Last season, the A's staff set a 162-game season record by pitching 94 complete games. The same inexhaustible starters—in order of appearance, Norris, Rick Langford, Keough, McCatty and Kingman—are back, possibly to finish 100, although Martin and Fowler say they harbor no such ambitions. Martin, in fact, goes so far as to defend his bullpen, insisting that merely by trading perennial malcontent Bob Lacey he has improved it. But how will anyone ever find out?
Martin has uncommon faith in his fearless five. Last Wednesday, for example, Langford carried a two-run lead into the ninth inning against the Angels, but quickly got into trouble. With runners on first and second and two out, he was confronted by Shortstop Rick Burleson, who already had four hits. Martin came to the mound. The showers for Langford? Nonsense. "Burleson had been guessing with me the whole game," Langford said. "Billy and I just decided to change the pattern. We went with the sinker." Burleson grounded into a force to end the game, a complete game, naturally.
As the result of such stellar performances, the A's starting rotation is already being equated with the 1971 Orioles' 20-win foursome of Dave McNally, Mike Cuellar, Pat Dobson and Jim Palmer. Langford, who won 19 last year while completing 28 (22 in a row) of his 33 starts, believes that by using five starters the A's can do those Orioles one 20-game-winner better. That would compute to 100 wins—enough, it's assumed, to win the division championship, an achievement Martin and his uppity youngsters consider inevitable.
Pitching just might accomplish it. All five starters are very good and improving, though it scarcely seems possible that Norris, the ace of the staff and the scourge of the league (3-0, 1.50), could get very much better. His fellow A's pitchers are frankly in awe of him. "Michael Norris is without a doubt the finest pitcher in baseball," says Keough. "The spin on his screwball is so tight, its motion so fast, that he's for all intents a lefthander throwing righthanded. The Bretts, the Carews are up there trying to hit his first and second pitch to save themselves the embarrassment of striking out. We all just sit around waiting for his no-hitter, wondering what 'God,' as we call him, will do tonight."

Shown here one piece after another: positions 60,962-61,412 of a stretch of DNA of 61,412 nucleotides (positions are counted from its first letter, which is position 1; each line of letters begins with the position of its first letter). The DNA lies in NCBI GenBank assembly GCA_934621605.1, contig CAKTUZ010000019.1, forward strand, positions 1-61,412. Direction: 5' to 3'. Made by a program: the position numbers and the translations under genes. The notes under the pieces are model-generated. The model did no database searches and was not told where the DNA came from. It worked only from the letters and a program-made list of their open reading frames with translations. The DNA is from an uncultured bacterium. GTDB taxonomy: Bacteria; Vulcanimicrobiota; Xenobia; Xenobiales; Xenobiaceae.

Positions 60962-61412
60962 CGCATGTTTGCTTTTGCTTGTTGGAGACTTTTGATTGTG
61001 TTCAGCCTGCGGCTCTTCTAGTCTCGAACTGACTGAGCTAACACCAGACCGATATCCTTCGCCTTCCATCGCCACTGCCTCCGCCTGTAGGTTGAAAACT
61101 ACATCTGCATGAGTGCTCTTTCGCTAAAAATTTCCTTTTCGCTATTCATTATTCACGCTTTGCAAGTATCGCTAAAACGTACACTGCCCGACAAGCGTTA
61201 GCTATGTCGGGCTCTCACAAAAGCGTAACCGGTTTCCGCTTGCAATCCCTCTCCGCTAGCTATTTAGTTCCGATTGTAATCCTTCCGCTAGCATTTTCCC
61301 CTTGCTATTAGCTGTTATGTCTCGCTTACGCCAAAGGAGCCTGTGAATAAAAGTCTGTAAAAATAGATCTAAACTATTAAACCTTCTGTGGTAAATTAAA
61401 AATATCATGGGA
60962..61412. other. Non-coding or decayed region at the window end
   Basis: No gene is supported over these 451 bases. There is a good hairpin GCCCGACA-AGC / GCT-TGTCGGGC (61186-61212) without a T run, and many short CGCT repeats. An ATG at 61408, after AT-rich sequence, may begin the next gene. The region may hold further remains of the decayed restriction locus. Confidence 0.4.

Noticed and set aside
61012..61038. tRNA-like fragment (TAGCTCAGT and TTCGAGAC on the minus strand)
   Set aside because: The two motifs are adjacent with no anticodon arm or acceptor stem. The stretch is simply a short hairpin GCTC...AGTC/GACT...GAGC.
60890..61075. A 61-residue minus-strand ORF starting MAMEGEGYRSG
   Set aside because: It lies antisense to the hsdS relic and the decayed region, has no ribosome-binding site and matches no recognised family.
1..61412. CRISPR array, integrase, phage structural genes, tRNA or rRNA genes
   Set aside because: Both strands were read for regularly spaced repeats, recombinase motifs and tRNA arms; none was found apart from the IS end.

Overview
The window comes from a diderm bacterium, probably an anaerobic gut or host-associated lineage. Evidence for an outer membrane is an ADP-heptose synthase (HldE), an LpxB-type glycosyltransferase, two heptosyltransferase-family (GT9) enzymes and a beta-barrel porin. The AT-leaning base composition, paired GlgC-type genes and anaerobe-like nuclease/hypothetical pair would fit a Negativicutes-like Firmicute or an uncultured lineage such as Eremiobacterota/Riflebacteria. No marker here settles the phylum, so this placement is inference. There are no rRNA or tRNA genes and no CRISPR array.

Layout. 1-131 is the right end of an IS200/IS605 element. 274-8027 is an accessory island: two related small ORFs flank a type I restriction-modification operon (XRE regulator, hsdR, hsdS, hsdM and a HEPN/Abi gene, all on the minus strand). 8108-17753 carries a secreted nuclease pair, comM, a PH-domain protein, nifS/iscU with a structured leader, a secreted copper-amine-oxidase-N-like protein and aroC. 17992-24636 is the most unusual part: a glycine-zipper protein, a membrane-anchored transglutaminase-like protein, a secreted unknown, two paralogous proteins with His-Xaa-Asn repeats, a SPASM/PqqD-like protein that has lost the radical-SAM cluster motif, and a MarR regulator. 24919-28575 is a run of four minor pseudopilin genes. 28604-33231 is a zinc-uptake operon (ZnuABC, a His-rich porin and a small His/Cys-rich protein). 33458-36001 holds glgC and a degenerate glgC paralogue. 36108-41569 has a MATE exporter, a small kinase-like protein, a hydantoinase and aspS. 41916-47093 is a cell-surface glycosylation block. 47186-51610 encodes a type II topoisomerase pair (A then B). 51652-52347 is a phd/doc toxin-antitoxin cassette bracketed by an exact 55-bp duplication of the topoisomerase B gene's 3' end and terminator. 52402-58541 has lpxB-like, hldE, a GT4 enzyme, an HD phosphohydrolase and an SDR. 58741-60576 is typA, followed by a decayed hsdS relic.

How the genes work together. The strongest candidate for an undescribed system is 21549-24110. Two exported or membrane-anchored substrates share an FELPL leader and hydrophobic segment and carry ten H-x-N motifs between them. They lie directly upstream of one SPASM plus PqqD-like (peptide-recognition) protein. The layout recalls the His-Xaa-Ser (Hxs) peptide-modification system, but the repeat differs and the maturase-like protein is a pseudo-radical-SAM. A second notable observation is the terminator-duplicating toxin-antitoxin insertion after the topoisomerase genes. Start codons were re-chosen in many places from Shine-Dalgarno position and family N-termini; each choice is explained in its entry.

"I grew up in Los Angeles," says Kingman, "and I saw Nolan Ryan. And when I was a little kid I saw Sandy Koufax. They would just blow people away, but I wonder if anybody has made hitters look as bad as Michael has. He has guys missing the ball by two feet. He's our magic man."
Norris was 22-9 in 1980. His 2.53 ERA was second to Yankee Rudy May's 2.47, his 24 complete games second to Langford's 28, his 284⅓ innings pitched second to Langford's 290, and his 180 strikeouts second to Indian Len Barker's 187. He was the American League Gold Glove winner at his position. But he was unaccountably left off the All-Star team and he finished second in the Cy Young Award voting to Baltimore's Steve Stone because three of the 28 participating baseball writers left him off their ballots entirely. As incredible as their oversight may have been, Norris was only mildly miffed. "I even ate at Stone's restaurant [Steven] in Scottsdale [Arizona] during spring training," he says with a smile. "I'm just glad he wasn't in there."